An angry Houstonian wrote me earlier this week about a new RV park. It lies mostly in the floodway of Luce Bayou next to Huffman/Cleveland Road – near rotting shells of abandoned homes, repeatedly flooded. This is inside the City of Houston. So the City permitted it, not Harris County.
“The Retreat” Will Debut This Year
The developer bills it as an RV and camping resort called The Retreat. Copy says, “The premier destination is planned to include RV camping sites, cabins, tiny homes, wagons, and elevated yurts. Families, couples, and groups of all ages can enjoy fishing, kayaking, paddle boarding, walking trails, boating, outdoor games, lounging at the pool, and more!” Sounds idyllic until you drive around in the surrounding neighborhoods and see all the flood wreckage.
Is This Type of Development Safe for This Location?
I’m sure the developer will argue that:
- The RVs are technically vehicles that can be moved out of harm’s way when floods come up.
- Any permanent structures are built on higher ground in the 500-year floodplain.
- A retention pond will offset any increase in runoff.
But do these arguments really hold water?
- Will owners have time to evacuate everyone?
- Will the ground be high enough after floodplain maps are redrawn?
- How much water will the detention pond hold back if the river exceeds its banks?
See more below.
Enough Evacuation Time?
Imelda dumped 6.4 inches of rain in ONE HOUR. And 3.8 inches in 30 minutes. Upstream at FM1485, water came out of the East Fork by two miles. It moved so fast, it washed homes off foundations and swept cows into ditches where they died.
During Harvey, people up and down the West Fork woke up in the middle of the night with water coming into their homes.
An architect who designs RV resorts told me it can easily take a novice half an hour to lower the trailer; disconnect electricity, water and septic lines; and hitch up a truck – in ideal conditions.
Now imagine you’re doing it during an intense rainfall and moving to the exit with a hundred other campers…at night…onto a two lane blacktop road…as the bridge goes under water…and the kids are crying.
How High is High Enough?
According to the Weather Channel, just two feet of water is enough to carry away most vehicles. They also say that water levels in flash floods can rise a foot in just five minutes. Six inches of water will reach the bottom of most passenger cars, causing loss of control and potential stalling. Finally, they say that water flowing at just 7 mph has as much force per unit area as wind in an EF5 tornado.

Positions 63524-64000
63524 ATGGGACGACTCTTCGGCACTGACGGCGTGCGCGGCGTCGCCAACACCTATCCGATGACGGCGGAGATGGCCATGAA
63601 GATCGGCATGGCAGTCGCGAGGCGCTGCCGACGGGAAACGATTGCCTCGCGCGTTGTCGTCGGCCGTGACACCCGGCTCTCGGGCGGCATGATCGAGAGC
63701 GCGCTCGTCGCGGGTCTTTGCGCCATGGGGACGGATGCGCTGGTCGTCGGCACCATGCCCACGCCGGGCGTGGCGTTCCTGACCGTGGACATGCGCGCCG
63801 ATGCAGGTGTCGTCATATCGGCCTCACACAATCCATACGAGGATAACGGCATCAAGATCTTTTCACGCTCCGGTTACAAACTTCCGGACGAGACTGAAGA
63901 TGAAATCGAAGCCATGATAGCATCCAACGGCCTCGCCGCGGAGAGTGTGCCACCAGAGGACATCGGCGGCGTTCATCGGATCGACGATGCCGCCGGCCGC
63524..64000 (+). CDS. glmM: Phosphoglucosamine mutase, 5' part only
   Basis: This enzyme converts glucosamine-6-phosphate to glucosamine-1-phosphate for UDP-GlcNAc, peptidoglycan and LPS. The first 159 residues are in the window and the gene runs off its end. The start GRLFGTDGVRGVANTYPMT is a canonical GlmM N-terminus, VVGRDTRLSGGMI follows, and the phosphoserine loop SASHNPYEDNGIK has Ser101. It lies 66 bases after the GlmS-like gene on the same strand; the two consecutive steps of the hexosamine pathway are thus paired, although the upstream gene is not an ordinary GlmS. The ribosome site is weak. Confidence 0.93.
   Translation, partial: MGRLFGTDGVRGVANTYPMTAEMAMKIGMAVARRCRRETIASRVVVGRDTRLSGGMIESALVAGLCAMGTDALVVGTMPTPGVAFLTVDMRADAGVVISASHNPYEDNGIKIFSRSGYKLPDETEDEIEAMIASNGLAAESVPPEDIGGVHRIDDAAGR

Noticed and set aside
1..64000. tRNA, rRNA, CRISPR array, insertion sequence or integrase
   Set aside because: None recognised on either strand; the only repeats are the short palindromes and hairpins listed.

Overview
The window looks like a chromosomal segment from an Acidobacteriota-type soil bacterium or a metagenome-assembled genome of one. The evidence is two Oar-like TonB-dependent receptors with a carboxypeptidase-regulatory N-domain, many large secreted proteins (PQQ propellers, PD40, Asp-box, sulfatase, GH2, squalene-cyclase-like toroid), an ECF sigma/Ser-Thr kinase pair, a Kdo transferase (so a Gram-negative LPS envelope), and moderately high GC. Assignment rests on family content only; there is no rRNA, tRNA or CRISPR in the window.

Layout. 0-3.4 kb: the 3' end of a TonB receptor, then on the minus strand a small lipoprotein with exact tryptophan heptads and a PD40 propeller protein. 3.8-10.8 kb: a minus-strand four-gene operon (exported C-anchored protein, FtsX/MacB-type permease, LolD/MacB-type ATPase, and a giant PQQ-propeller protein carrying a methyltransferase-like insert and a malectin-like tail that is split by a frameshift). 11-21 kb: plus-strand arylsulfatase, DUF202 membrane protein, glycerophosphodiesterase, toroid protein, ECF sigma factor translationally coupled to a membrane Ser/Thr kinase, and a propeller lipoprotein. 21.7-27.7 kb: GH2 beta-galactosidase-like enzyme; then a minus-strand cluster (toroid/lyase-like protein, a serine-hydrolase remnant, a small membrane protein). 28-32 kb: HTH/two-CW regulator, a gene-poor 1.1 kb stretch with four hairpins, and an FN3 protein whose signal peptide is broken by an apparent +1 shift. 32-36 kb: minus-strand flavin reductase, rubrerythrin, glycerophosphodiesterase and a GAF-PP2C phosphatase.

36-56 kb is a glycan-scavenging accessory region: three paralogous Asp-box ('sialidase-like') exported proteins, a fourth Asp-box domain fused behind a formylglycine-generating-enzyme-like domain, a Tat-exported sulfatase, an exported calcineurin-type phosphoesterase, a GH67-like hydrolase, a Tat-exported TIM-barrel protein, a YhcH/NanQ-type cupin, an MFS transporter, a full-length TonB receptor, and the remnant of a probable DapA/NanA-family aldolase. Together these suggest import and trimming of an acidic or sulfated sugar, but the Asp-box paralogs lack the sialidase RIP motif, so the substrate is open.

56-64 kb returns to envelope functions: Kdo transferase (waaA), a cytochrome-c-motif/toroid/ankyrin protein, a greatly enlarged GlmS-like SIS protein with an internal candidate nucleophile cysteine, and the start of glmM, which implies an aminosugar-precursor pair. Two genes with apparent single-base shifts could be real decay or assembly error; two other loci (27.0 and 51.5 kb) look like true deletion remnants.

During Imelda, Archie Savage and Rosemary Fain, who live upstream, documented water bridging from the East Fork San Jacinto to Luce Bayou. If that happened again, campers could find themselves potentially cut off from escape routes.
Worse, flood maps have not yet been updated from Harvey and Imelda. The new 100-year flood is based on roughly 30-40% more rainfall. So floodways and floodplains in updated maps will soon expand beyond those shown below.
Moreover, thousands of acres upstream in Liberty County are being clearcut and developed without detention ponds. That will almost certainly increase the speed and level of floods, which can already be bad at this location. And even when flood maps ARE updated, they won’t reflect the impact of all the clearcutting at Colony Ridge.
The following images tell the story.
Photos and Maps
No Prohibition, But Plenty of Warnings
Evidently, no laws or regulations prohibit this type of development. Chapter 19 of the City Code of Ordinances contains floodplain regulations but does not address recreational vehicles. Chapter 29 addresses recreational vehicles but does not address floodplains.
However, a website called RVParkUniversity.com which advises RV Park investors says, “RVs do float – but they’re not designed to. Floodplain and RVs do not get along well. So if you’re looking at buying an RV park that has “floodplain” shown on the survey, it cannot be taken lightly. Flood plains destroy your ability to obtain a loan, find a future buyer, and create huge liability for you with your customers.”
Also, the Texas Water Development Board advises people camping near water to ask the park operator about flood warnings and evacuation plans. The State does have regs that govern RV parks in floodplains. The problem is, the rules are easily circumvented. For instance, people can not leave campers in the same location for more than 180 days. But nothing prevents owners from getting around that by moving them to the next pad. In this way, temporary recreational amenities become permanent residences.
Up and down the East Fork, developers are building more such facilities.
Yesterday, I posted about how we often sow the seeds of our own disasters. This could be one of those cases in the making. Are we putting people in harm’s way without anticipating the speed or magnitude of the next big flood?
Posted by Bob Rehak on February 26, 2021
1277 Days since Hurricane Harvey and 526 since Imelda
The thoughts expressed in this post represent opinions on matters of public concern and safety. They are protected by the First Amendment of the US Constitution and the Anti-SLAPP Statute of the Great State of Texas.